Using React-Native Calendar Events

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Using React-Native Calendar Events

The React-Native Calendar Events module is great for giving your React Native apps access to the OS calendar and its events. It’s also great for creating your own intricate events easily. If there was ever an amazing React-Native module that lacked opening documentation, it would definitely be this one. For new users it is a trial-and-error process, but for such a great module Let’s not only see how to use react-native-calendar-events, but also see what it can do!

What React-Native Calendar Events Does

React-Native Calendar Events gives you direct access to the OS Calendar with iOS and Android. Doing so allows your app to access and edit any calendar, but also create new fully-featured events. Simply creating events is an understatement of its power. You can also create a series of events with alarms and set to any calendar.


The output from this module is very minimal. So you are not going to see many visual responses, especially regarding it success or failure of methods. You would be right to assume the API is linked to the OS calendar itself, opening the calendar after event creation. Unfortunately it does not work that way, but can be made to.

Prepare for iOS 10+

When running a pre-iOS 10 app as-is, you will find that it will stick on the loading screen. iOS 10 added one more additional security measure before allowing access to the calendar. You will need to add a new key to your project’s Info or Info.plist file.



Checking and Granting Access to the Calendar

We want to make sure that the user authenticates access to the calendar(s). Set a state for the access status, then check to see if we have access on startup. If we do not have access, ask for it. Add this to your root application component, passing the status down to components that access the calendar. Without access you will find unresponsive calendar components, and causing some very odd side-effects.


import RNCalendarEvents from 'react-native-calendar-events'

export class default App extends Componemnt {
  constructor() {
    this.state = {
      cal_auth: ''

  componentWillMount () {
    // iOS
     .then(status => {
       // if the status was previous accepted, set the authorized status to state
       this.setState({ cal_auth: status })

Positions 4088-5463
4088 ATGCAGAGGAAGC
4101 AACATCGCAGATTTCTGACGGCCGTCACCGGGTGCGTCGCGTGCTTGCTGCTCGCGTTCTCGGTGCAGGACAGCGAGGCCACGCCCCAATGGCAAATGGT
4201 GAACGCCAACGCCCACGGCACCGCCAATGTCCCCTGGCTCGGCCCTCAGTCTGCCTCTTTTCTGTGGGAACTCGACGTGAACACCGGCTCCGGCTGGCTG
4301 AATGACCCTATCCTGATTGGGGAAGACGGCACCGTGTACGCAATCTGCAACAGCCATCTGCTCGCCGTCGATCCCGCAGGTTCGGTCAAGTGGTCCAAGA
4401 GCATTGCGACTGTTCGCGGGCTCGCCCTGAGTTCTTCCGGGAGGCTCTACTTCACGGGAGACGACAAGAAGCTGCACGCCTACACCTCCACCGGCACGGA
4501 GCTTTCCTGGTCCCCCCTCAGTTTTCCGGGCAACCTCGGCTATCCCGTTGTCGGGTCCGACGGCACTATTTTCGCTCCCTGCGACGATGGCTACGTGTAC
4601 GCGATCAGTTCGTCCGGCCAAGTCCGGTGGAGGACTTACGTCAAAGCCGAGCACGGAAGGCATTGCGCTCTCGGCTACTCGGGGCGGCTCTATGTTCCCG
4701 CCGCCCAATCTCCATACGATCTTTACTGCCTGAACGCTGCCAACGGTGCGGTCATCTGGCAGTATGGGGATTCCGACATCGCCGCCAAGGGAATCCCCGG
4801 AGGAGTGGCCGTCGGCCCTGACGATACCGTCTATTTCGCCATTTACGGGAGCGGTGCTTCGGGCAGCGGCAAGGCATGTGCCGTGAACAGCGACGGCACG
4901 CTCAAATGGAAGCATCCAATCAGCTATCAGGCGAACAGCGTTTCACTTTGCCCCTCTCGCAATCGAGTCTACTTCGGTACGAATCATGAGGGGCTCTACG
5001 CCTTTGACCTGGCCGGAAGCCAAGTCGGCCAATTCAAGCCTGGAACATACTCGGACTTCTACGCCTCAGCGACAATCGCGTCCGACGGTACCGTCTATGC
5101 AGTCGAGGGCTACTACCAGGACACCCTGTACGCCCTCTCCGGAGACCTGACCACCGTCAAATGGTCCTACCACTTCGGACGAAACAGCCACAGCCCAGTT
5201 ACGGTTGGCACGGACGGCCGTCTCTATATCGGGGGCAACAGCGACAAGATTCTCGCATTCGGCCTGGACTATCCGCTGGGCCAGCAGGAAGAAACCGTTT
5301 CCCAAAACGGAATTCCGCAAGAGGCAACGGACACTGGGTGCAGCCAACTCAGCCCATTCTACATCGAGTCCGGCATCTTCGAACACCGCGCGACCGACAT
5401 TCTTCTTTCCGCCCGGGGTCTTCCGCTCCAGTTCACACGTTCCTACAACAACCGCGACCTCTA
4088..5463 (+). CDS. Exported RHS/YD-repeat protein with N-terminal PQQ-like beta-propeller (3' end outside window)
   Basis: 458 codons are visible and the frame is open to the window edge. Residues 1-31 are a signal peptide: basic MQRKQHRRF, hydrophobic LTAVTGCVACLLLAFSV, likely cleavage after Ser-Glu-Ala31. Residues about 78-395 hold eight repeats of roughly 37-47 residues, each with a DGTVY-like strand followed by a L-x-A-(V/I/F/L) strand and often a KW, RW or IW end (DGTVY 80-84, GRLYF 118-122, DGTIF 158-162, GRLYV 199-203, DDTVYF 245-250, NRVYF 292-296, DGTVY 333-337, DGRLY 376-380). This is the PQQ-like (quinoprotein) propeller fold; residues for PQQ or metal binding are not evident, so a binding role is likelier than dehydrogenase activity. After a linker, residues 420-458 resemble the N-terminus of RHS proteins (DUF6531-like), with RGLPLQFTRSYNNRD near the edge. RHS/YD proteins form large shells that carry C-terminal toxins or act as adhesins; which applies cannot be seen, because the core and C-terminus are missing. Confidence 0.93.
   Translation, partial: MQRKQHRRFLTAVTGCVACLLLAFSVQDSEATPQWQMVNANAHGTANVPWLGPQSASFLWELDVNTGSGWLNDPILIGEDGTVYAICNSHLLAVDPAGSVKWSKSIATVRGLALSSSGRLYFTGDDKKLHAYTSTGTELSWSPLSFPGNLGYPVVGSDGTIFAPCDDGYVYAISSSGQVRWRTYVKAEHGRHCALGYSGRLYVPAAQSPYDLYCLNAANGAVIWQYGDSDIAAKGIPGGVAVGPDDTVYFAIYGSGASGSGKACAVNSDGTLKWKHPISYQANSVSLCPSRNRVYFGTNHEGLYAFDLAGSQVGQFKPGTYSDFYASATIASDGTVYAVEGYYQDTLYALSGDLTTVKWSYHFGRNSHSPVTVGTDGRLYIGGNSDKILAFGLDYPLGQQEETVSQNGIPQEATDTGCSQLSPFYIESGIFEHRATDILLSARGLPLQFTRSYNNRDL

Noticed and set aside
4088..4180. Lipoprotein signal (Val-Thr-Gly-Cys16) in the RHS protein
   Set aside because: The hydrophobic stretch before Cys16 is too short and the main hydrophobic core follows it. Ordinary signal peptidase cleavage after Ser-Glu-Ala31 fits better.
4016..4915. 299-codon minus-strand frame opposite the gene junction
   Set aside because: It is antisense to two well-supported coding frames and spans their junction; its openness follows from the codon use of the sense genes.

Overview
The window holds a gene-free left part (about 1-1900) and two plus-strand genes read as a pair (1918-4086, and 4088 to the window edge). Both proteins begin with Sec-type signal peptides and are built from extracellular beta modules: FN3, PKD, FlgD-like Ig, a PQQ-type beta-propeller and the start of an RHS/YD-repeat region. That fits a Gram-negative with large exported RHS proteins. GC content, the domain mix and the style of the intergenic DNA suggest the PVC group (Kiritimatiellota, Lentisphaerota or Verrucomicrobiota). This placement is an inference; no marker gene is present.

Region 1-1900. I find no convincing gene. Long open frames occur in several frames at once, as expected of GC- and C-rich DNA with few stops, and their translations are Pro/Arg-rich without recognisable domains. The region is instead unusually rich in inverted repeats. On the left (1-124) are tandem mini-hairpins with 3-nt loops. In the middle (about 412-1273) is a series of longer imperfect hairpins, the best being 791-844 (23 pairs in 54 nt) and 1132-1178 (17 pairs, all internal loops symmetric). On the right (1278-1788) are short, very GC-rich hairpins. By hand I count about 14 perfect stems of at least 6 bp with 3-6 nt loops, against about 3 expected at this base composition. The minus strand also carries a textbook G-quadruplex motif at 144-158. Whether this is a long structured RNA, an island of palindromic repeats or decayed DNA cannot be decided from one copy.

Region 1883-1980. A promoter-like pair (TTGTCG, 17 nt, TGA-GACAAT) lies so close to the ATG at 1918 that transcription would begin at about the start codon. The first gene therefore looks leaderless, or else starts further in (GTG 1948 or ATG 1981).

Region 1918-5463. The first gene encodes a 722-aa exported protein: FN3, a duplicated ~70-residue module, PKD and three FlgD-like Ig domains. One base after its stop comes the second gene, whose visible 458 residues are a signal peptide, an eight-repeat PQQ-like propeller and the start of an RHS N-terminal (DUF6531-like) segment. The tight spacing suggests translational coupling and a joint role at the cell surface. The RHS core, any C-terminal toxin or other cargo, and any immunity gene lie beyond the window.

if(status === 'undetermined') {
         // if we made it this far, we need to ask the user for access 
         .then((out) => {
           if(out == 'authorized') {
             // set the new status to the auth state
             this.setState({ cal_auth: out })
    .catch(error => console.warn('Auth Error: ', error));
    // Android
    .then((out) => {
      if(out == 'authorized') {
        // set the new status to the auth state
        this.setState({ cal_auth: out })
    .catch(error => console.warn('Auth Error: ', error));


Creating an Showing an Event

So let’s start with a basic example of adding an event to the calendar. This will add an event with a location, description, start/end date, alarm all on a specific calendar.


RNCalendarEvents.saveEvent(`Example Event`, {
  location:'Our Awesome Place City, State',
  notes: `${this.props.title}`,
  description: `${this.props.title}`,
  startDate: firstTime.toISOString(),
  endDate: lastTime.toISOString(),
  calendar: ['Calendar'],
  alarm: [{
.then(id => {
  // we can get the event ID here if we need it
}).catch(error => console.log('Save Event Error: ', error));

The Options

The Location can be used in tandem with maps. If you use an exact location (business/address, city, state, country), you will receive a linkable location. With these, users can tap on the location opening directly in their maps.

We have two very ambiguous options, notes, and description. Notes is used for the text in an iOS calendar event. Description is specific to the description found in Android calendar events. Use a to separate these two, but it is not mandatory for the events to work. So both iOS and Android understand the time, convert to an ISOString. If you want you can also set these times manually with a string.

The function to check the available calendars is not shown, but you can specify the calendars to add events in. In this case, it is the default ‘Calendar‘. We also see a Linking setup that opens the calendar after a successful response of the save event. The save event will return the new event’s EventID, as the id key. Using the findEventByID method, you can access your new event immediately after creation.


This barely scratches the surface of what you can do with the calendar events. Even so, the rest of the API fairly easy to comprehend after using these basics examples. Best of all, the ability needed to create your own calendar application, viewing, creating, and editing events is all there. So, hit up the rest of the documentation to take advantage of the rest!

If you feel this documentation lacks something more, let me know in the comment below!


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